Until recently, Pakistan’s Shias, who make up about 20-25% of the population, did not have the self-image of a religious minority. They had joined Sunnis to declare Ahmadis as non-Muslim in 1974. But now they are deeply worried as voices from the extreme Sunni right shrilly demand that Shias also be labelled kafirs. Tribal areas are facing violent sectarian warfare: Kurram, Parachinar, and Hangu are killing grounds for both Sunni and Shia, but with most casualties being Shia. Hazara Shias have been regularly targeted and killed. Even in bigger cities Shias are facing target killing.

Irony is that even the Muslim majority represented by green colour of our flag is not safe. Ordinary Pakistanis have borne the brunt of terrorism from Taliban who want to impose their own version of Sharia. Over fifty thousand innocent Pakistani have lost their lives in last ten years or so as result of terrorism. Taliban have not differentiated Pakistani citizens on basis of religion during their terrorist activities. However, when Muslims differentiate and persecute non-Muslims using tools of flawed laws; it presents a very dangerous situation.

A really absurd display of Zia’s Islamization legacy came back to haunt Pakistan during the elections May 2013. While the nomination papers of moderate and liberal civilian politicians were rejected on regular basis on the grounds that they did not pass the ‘litmus test’ of religiosity and commitment to Pakistan’s ideology, the militant and terrorist leaders faced no such problem.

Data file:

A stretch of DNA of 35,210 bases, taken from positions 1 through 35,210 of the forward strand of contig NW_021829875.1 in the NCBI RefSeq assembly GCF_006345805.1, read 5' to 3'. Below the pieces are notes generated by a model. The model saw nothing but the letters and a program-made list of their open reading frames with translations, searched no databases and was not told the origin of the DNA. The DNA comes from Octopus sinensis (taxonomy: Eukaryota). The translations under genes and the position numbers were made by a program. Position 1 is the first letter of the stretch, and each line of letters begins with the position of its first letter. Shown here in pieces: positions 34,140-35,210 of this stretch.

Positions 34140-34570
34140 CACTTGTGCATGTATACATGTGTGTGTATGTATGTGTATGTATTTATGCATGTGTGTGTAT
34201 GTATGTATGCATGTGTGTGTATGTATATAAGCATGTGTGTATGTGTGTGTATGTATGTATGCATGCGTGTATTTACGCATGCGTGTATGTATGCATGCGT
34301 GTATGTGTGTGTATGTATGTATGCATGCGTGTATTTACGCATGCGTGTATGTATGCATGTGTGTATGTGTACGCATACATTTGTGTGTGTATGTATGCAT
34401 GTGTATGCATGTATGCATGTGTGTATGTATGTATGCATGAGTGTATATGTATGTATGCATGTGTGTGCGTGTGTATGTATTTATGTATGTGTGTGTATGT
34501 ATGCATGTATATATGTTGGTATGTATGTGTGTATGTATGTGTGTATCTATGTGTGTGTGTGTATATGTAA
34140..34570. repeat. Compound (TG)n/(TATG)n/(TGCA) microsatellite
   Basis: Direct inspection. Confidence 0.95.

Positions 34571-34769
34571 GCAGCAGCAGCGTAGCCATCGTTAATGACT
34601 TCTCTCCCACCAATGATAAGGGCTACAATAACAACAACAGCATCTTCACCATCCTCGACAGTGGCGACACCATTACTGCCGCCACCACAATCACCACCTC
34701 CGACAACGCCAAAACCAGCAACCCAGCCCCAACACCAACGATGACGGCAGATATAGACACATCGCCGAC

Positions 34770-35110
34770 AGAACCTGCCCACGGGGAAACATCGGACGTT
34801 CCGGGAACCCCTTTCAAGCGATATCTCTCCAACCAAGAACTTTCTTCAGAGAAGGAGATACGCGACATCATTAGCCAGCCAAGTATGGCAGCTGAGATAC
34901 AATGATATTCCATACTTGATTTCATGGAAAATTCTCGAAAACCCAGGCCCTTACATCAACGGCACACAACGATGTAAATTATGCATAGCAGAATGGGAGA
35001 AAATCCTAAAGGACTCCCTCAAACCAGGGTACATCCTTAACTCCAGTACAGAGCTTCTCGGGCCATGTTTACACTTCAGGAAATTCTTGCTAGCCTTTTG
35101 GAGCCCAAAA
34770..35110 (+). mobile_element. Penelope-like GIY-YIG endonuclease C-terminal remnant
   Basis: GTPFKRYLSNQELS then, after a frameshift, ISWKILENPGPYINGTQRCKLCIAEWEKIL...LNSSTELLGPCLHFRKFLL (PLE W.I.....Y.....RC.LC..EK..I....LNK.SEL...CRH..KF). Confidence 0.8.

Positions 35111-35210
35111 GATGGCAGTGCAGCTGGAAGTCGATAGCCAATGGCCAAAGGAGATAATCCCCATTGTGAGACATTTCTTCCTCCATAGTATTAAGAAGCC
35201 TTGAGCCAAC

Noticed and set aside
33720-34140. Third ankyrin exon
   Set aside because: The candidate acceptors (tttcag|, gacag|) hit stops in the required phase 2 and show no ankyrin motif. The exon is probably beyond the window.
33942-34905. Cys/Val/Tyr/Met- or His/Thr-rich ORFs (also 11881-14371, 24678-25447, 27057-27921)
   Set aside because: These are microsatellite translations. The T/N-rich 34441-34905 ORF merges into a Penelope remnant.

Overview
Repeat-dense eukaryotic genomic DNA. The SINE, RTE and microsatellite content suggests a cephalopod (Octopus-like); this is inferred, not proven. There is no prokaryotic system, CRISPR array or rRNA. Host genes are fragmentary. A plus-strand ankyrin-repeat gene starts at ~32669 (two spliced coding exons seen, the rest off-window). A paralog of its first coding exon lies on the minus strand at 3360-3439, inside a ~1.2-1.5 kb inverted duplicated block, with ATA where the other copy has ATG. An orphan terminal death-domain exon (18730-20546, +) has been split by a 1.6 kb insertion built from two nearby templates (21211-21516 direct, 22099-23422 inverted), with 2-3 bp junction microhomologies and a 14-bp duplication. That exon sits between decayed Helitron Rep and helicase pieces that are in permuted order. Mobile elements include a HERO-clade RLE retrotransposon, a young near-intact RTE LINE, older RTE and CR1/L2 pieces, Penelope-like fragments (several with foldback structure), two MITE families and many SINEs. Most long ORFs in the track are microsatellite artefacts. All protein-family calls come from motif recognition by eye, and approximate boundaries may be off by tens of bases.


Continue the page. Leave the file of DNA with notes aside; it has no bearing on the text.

Operations like Zarb-e-Azb will certainly help in eradicating terrorism to a certain extent, being mainly limited to physical eradication of terrorists. However, the government, the intelligentsia and the leaders have to make efforts to eradicate the intolerant mind-set that is so rampant across the country, even in so called literates. We have to work on nation building and move forward from disillusioning concepts of Muslim nation and one ummah. Being Muslim is a given but being Pakistani was taken. We shall have to reimagine Pakistan as a state that treats all of its citizens equally and curb its enthusiasm for militancy. Tolerance, religious harmony and equality are the values that will make Pakistan a country as was envisioned by our Great Leader Muhammad Ali Jinnah – whose soul will be perturbed looking at today’s Pakistan.


 

This article was published on Pak Tea House.

Are Pakistan and Israel Similar Ideological States?

The Israeli onslaught on Gaza enters its third week; more and more evidence of atrocities is being made public, producing widespread expressions of outrage around the world. There have been numerous protests around the world against the war crimes being committed by Israel whereas political leadership of the world, Muslim in particular, remains in slumber. The deaths hike the total Palestinian toll to 583 since the Israeli military launched Operation Protective Edge on July 8 in a bid to stamp out rocket fire from Gaza.

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During this period I have been engaged in several debates on different perspectives surrounding the Palestine – Israel conflict. One of these perspectives has been ‘drawing parallels on the similarity between Pakistan and Israel’. After engaging in debates with many, I thought it would be better to put down my arguments in writing.

Pakistan is like Israel in that both countries were formed on the basis of religion as a result of partition of the countries that already existed and caused large population displacements – it is a very common argument put forward when comparing Pakistan with Israel. Also this remark of ex-ruler of Pakistan, Zia-ul-Haq is commonly referred to support this argument: